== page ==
An interesting tidbit: Within the Special Department of the dreaded Soviet secret police (O/GPU), there was "an elite outfit, the 7th Section, which delved into paranormal issues ranging from hypnotism and ESP to the Abominable Snowmman," writes the astute Richard B. Spence in an essay, titled "Red Star over Shambhala: Soviet, British and American Intelligence and the Search for Lost Civilization in Central Asia" (New Dawn magazine, 2008 September - accessible online), referencing one Oleg Shishkin's Bitva za Gimalai: NKVD--magiia i shpionazh (Seriia "Dose") (Russian Edition) ("Fight for the Himalayas: NKVD, Magic and Espionage," 1999 Moskva).

> It would have been great to read some conspiratorial, spy agency related story from one of Redfern's friends, "the Mothman photographer" Andrew Colvin.

> Here is how natives see the yeti (< Tibetan: g.ya-dred: 'bear of the slate-mountain'): "Tibetans and Lepchas [of Sikkim, maybe the same as the 'Rongkup people' on p. 87] describe the 'snowman' as a huge dark-brown monkey with an egg-shaped head scantily covered with reddish hair. He is supposed to be 7 ft. high when standing erect. The 'snowman' is said to be living in the highest tracts of the mountain-forests, which he leaves occasionally to search a salty kind of moss growing on rocks on the morain fields. When searching this moss he crosses sometimes - walking erect - snowfields, on which he leaves his characteristic foot-prints; similar traces are supposed to be made by a bear, known to Tibetans as Mi dred [man-bear]. (This is the expression 'Mete' ['metoh' on p. 88] found in reports of Himalayan expeditions and wrongly translated as 'abominable'.)" p. 344 fn. 1 in: Nebesky-Wojkowitz's Oracles and Demons of Tibet- the cult and iconography of the tibetan protective (1956)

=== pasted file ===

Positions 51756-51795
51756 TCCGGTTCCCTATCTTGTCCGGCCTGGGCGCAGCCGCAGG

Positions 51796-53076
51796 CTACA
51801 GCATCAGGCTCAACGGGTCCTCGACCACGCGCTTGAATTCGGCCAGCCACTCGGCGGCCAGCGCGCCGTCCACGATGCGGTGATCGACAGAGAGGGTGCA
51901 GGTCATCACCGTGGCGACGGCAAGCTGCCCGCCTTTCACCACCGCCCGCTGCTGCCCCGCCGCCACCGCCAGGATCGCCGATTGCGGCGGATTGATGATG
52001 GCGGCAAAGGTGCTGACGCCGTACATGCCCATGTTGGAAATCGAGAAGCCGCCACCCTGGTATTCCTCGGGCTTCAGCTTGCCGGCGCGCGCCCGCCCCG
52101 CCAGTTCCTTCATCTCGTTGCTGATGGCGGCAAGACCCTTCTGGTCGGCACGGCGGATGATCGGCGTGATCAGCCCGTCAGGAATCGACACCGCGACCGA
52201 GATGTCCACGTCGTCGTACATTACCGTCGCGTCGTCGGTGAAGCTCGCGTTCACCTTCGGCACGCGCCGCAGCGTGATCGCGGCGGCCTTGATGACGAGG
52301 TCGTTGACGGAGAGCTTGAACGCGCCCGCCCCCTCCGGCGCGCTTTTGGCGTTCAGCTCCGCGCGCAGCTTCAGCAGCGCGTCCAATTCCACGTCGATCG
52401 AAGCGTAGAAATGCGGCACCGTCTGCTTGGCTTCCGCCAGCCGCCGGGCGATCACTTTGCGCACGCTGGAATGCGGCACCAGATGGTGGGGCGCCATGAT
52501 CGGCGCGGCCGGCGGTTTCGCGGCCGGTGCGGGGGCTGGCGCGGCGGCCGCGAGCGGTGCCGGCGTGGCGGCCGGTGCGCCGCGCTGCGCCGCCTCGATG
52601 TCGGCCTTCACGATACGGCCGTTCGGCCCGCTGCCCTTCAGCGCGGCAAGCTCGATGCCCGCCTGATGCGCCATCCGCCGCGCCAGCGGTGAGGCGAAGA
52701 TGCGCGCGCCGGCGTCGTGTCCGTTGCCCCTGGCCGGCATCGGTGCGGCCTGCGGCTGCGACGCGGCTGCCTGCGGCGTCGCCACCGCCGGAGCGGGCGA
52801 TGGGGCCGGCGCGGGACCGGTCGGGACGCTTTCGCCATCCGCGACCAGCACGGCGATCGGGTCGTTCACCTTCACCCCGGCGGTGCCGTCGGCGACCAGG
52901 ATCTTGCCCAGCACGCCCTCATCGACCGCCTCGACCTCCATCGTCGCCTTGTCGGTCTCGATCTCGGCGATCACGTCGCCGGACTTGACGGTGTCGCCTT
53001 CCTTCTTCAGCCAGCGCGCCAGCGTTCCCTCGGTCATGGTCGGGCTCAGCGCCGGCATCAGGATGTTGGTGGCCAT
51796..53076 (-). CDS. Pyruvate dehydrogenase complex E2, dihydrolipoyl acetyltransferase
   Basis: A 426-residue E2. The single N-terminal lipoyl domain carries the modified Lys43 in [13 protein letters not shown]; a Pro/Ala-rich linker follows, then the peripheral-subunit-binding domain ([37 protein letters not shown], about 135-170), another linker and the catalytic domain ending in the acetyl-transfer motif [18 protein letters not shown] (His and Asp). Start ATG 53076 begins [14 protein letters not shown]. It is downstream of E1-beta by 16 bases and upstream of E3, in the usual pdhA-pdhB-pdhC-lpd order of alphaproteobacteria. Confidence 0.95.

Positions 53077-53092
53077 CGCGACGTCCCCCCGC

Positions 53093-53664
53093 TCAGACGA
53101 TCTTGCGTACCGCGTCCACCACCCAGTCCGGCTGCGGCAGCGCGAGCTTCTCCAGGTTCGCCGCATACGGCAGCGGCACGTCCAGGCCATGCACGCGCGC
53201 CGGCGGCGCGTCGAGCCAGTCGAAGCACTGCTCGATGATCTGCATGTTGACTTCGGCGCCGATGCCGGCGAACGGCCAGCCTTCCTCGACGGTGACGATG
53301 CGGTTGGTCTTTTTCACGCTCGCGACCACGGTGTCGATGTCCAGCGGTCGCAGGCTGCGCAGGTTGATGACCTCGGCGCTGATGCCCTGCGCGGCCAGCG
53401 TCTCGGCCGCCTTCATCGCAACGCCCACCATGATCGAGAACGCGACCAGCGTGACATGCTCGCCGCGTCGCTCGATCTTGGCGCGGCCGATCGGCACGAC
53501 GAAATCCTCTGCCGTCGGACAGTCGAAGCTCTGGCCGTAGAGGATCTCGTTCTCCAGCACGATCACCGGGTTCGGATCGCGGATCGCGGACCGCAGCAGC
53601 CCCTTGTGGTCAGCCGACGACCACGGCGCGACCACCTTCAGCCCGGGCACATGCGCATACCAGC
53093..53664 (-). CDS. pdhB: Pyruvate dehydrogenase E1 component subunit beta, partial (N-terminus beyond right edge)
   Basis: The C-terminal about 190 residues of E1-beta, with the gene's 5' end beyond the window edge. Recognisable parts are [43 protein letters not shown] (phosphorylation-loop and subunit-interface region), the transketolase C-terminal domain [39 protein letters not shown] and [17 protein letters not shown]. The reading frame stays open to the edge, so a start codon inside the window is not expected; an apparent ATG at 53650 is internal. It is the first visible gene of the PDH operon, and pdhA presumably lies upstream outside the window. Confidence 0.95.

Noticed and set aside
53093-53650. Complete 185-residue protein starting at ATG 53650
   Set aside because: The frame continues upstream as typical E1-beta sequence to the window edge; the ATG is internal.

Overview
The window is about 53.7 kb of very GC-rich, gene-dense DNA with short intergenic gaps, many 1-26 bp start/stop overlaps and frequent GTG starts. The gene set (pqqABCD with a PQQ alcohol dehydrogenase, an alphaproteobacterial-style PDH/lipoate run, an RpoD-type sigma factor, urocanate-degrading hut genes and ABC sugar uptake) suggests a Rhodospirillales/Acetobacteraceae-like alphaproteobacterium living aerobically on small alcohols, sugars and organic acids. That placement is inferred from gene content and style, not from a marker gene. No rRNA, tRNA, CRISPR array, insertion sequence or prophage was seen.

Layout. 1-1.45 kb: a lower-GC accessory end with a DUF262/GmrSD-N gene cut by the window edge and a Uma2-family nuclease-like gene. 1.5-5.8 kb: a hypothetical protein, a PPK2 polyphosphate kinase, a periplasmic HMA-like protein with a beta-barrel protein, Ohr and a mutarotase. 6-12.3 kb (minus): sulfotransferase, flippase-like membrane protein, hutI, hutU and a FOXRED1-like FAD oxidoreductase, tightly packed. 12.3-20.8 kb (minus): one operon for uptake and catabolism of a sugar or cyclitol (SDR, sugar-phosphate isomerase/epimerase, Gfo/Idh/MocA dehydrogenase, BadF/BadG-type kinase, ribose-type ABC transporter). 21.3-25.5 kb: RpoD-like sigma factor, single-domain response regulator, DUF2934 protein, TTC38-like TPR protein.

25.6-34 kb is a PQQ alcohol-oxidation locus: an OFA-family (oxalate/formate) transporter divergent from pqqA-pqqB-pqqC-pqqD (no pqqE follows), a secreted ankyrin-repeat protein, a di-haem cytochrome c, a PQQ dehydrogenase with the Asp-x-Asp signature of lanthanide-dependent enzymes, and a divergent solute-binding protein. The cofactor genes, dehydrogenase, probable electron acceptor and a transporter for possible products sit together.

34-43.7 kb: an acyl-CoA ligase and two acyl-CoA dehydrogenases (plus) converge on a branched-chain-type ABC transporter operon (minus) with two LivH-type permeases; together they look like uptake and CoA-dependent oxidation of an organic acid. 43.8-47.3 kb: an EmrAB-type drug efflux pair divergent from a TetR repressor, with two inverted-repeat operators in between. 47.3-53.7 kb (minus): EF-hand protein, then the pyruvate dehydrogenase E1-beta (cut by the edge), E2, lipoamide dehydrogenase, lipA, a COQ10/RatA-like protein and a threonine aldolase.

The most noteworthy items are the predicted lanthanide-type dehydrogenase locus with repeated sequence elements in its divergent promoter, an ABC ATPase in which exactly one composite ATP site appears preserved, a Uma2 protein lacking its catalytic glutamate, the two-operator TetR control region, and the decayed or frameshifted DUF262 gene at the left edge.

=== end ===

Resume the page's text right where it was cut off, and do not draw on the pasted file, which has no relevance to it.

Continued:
> Related to the above but from a wider perspective of ethnography/folklore, see Gregory Forth's Images of the Wildman in Southeast Asia: An Anthropological Perspective (2008).

> To my slight dismay, the author has not deemed worthy of perusal the aforementioned John Keel's classic Strange Creatures from Time and Space (1970), or any of his other books for that matter, which nonetheless has a lot to say about related issues, such as sea serpents, disproportionately gigantic eel larvae, the so-called 'scoliophis atlanticus' of 1817 (Gloucester, Mass.), and suchlike.